Her story began with her path to becoming a winemaker, which was less linear than someone might expect for a family owned vineyard. Nothing was freely given to her by her father, Spencer Hoopes. She had to earn the responsibility of the winery.
When she was younger, she tried to approach him for a job at the winery and he remained obstinate, pointing at her lack of experience. Resentful and determined, she turned away from wine and became a criminal prosecutor. It was much later that her father passed the reigns to her.
Lindsay’s winery, by far, produced much smaller years compared to the other wineries present that night. Her winery focuses on a small portion of land worked on by hand to produce a singular expressions of Cabernet – every wine sees maximum attention amd effort.
The wines, themselves, ooze black fruit. The oak is very upfront, but balanced. There is a particular fondness for French oak by Hoopes. The wines are dark and glass coating. The first was the Napa Cabernet Sauvignon. The second wine was specifically from Oakville.
The Napa is more restrained that the massive Oakville. Both are very serious new world styles of Cabernet. They’re soft and generous on the fruit. They’re conspicuously rich and hit close to 15% alcohol by volume.
On the Napa Cab, the fruit are more towards the red fruit spectrum, with black fruit moments: boysenberry, macerated cherry, raspberry. There’s a whip-crack of acidity and dark chocolate.
The Hoopes Oakville possesses a lot more of the darker fruit associated with Cabernet Sauvignon: brambly blackberry, blueberry, and cooked plum. Of course, there is still a very potent array of oak spice to it.
The last few vintages of Hoopes have been entirely in control of Lindsay Hoopes, since her father has stepped back from direct control over the operation.
Lindsay Hoopes was followed by Justin Baldwin, owner of Justin Winery; operating out of Paso Robles, California. Justin Winery is responsible for the well known wines ‘Isosceles’ line. Though Cabernet Sauvignon remains the star of this blend, this wine embraces the cohesive blending of Cab with Merlot and Cabernet Franc (which, collectively, can make up around 30% of the wine, based on the vintage).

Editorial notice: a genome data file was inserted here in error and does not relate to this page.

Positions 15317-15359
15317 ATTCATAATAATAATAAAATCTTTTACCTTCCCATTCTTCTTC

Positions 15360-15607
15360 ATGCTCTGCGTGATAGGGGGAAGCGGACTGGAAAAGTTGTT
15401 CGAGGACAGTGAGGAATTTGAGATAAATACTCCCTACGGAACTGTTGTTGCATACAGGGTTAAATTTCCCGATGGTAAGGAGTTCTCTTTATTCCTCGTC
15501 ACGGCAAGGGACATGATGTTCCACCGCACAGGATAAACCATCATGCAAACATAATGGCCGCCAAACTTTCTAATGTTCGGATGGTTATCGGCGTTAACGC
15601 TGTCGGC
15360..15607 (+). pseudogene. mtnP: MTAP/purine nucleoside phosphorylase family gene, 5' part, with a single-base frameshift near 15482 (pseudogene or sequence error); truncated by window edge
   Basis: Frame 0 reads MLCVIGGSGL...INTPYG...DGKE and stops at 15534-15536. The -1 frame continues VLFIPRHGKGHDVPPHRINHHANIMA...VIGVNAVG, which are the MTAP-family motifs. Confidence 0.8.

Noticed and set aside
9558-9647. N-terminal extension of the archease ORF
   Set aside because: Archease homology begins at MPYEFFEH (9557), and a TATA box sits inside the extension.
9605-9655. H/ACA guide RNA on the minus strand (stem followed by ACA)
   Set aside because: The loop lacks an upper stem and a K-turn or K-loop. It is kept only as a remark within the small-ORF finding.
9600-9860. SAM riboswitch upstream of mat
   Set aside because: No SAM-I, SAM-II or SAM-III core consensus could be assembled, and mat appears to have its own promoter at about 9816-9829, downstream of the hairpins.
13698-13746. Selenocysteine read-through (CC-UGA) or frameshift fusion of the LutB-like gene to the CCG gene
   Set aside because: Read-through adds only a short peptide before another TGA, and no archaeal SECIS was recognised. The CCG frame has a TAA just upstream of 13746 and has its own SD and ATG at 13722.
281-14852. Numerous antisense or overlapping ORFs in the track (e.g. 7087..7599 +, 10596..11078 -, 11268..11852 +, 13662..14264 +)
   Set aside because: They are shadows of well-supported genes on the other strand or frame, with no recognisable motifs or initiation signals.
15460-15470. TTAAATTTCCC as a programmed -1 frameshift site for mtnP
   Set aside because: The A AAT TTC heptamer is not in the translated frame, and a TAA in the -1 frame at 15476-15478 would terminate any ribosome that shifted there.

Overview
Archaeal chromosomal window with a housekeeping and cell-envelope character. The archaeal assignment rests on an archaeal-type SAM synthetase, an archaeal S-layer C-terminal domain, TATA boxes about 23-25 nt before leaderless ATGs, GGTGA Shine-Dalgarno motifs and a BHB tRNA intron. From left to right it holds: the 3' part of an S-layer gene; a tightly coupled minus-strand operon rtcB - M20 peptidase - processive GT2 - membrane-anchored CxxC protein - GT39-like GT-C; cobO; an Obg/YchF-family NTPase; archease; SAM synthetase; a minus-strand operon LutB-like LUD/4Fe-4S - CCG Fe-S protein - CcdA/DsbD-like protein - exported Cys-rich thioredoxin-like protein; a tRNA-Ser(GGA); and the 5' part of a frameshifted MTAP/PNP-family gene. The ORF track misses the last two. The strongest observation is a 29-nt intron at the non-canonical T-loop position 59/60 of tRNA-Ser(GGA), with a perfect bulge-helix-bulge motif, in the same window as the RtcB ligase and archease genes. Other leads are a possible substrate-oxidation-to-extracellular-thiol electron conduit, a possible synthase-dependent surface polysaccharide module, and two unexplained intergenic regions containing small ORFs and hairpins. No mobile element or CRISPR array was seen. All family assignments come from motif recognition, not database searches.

Before he showed us his Bordeaux inspired blend, he showed us his 100% Cabernet Sauvignon from 2013. This wine absolutely saturates the glass and the palate. The high alcohol (which tastes sweet) and purple lip-staining colour of the wine conjure up flavours of macerated cherry and mulberry, but it has a strong savory component too. Cedar, smoke, and incense from the extended barrel maturation reveal themselves, as the wine breathes.
Cabernet Franc tends to be less heavily structured than Cabernet Sauvignon. It is more delicate and sports abundant florality and herbal spices. Its subtleties are usually passed over for the more well known Merlot, as a blending partner in Californian wines.
The 2014 Iscoceles invokes all the floral expression it can from the incorporated Cabernet Franc. It smells like red licorice, lavender, damson plums, and smoke. It boasts some serious alcohol (16%) from the fact that it is grown in the much hotter climate of Paso Robles.
Justin strictly keeps to dry-farming his land. This means that only the natural rainfall waters his vines. This is radically different than most of California, which regularly uses irrigation to mitigate factors like the recent drought. Dry farming conserves water, but also forces the vine to develop a more intricate and deep root-structure. This means that It can pull more interesting flavours out of the soil.